Management Department Bentley University, 175 Forest Street Waltham, Massachusetts, USA
The ability to evaluate project proposals, assessing future success, and organizational value is critical to overall
business performance for most enterprises. Yet, predicting project success is difficult and often unreliable. A four-year
field study shows that the effectiveness of available methods for evaluating and selecting large, complex project
depends on the specific project type, organizational culture, and managerial skills. This paper examines the strength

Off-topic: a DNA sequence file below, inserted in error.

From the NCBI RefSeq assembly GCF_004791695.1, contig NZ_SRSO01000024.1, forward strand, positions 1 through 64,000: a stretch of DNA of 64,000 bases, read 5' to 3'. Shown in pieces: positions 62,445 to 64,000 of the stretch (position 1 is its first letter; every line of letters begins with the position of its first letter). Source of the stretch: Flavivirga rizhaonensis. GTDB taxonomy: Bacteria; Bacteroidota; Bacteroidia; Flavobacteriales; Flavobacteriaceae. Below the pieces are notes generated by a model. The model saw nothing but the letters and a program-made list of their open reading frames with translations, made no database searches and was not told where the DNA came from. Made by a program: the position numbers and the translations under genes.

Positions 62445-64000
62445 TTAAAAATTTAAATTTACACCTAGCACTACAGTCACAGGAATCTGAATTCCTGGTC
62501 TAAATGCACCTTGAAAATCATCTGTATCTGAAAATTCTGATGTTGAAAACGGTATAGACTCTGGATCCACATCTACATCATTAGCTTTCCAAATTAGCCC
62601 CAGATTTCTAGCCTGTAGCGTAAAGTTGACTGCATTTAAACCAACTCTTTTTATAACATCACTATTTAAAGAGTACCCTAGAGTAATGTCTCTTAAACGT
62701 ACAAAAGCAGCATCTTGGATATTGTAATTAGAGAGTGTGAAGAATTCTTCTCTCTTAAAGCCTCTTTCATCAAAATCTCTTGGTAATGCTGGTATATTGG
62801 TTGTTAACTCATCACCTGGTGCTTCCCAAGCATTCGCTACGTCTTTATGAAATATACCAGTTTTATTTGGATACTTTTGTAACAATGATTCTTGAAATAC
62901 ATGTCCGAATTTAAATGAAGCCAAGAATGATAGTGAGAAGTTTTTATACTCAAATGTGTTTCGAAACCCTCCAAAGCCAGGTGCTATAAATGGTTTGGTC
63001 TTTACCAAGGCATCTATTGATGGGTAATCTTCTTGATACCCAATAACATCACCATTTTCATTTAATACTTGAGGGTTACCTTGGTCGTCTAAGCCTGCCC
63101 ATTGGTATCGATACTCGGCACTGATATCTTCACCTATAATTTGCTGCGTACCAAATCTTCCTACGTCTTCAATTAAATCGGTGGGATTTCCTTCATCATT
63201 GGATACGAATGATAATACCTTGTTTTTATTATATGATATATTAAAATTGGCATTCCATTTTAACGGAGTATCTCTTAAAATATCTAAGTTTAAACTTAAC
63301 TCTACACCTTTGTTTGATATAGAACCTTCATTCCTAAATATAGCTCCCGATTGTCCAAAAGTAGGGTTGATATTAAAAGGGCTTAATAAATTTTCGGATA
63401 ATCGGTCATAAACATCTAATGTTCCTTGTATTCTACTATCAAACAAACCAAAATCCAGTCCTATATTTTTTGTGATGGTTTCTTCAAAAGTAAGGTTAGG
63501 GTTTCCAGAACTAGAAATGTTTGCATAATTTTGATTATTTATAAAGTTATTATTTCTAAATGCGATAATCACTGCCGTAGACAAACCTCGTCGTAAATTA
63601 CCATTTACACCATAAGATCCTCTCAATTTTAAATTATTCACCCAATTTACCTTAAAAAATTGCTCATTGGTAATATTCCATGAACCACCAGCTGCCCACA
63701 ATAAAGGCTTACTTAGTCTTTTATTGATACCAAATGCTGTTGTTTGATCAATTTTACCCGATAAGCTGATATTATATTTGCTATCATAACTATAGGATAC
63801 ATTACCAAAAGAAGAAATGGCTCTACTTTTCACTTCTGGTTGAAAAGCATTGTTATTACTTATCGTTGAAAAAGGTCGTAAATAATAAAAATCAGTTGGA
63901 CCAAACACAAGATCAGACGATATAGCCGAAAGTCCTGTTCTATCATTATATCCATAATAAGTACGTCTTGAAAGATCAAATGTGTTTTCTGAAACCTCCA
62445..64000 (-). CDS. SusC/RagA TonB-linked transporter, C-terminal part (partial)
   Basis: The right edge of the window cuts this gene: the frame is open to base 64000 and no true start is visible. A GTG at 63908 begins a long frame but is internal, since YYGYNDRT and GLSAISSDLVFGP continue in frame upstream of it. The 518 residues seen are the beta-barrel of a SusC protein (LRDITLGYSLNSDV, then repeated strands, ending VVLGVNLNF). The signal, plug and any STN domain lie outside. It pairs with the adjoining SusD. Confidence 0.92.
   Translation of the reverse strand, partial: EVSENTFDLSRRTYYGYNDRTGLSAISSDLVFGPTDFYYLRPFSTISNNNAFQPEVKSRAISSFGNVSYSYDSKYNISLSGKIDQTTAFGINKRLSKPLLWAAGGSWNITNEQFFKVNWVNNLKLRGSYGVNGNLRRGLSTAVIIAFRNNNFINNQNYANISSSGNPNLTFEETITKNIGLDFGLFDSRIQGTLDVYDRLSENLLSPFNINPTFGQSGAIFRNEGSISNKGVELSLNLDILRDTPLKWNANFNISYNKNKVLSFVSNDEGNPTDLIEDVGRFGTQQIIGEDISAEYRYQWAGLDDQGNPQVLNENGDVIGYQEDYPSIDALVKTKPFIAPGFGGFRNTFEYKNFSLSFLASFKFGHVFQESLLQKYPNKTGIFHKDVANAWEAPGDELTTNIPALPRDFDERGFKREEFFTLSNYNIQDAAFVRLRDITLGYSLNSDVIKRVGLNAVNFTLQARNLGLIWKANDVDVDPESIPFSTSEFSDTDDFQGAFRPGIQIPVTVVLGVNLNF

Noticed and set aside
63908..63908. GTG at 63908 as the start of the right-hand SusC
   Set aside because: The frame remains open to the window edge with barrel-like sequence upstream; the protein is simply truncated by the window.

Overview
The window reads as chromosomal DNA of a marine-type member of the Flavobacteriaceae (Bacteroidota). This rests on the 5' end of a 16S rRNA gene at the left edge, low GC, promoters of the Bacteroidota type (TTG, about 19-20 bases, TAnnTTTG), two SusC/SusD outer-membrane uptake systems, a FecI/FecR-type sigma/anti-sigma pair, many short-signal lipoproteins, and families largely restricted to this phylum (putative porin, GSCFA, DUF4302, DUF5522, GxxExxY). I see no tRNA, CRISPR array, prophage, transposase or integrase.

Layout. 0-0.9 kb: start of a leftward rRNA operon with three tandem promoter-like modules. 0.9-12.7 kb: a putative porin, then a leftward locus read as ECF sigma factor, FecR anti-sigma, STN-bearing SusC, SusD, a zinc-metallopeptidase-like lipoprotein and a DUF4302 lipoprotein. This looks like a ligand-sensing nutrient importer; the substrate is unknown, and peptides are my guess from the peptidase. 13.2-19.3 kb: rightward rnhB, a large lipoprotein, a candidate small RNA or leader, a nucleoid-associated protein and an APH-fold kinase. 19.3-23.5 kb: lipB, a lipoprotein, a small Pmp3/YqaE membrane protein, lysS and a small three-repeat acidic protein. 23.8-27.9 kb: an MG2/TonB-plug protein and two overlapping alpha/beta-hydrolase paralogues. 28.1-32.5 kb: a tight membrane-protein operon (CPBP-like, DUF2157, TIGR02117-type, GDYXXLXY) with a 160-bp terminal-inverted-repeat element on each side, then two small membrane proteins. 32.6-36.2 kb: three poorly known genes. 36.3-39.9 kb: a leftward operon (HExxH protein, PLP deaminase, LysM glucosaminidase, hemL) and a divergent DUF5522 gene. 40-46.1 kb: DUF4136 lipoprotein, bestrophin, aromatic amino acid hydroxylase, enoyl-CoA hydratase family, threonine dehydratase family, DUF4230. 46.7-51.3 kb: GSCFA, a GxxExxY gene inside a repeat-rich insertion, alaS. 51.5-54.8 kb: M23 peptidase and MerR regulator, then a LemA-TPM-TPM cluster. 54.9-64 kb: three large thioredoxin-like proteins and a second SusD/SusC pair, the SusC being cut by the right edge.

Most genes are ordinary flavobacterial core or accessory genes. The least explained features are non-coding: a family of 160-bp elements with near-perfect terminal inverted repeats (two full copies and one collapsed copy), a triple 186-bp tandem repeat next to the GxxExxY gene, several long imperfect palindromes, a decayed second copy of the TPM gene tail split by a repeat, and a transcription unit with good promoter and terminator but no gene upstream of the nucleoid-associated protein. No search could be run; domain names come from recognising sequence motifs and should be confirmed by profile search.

and limitations of various evaluation methods. It also shows that, especially in complex project situations, the
decision-making process has to go beyond the application of just analytical methods, but has to incorporate both
quantitative and qualitative measures into a combined rational judgmental evaluation process. Equally important, the
evaluation process must be effectively linked among functional support groups and with senior management in order
to strategically align the project proposal and to unify the evaluation team and stakeholder community behind the
mission objectives. All of this requires leadership and managerial skills in planning, organizing, and communicating.
The paper suggests specific leadership actions, organizational conditions, and managerial processes for evaluating
complex project proposals toward future value and success.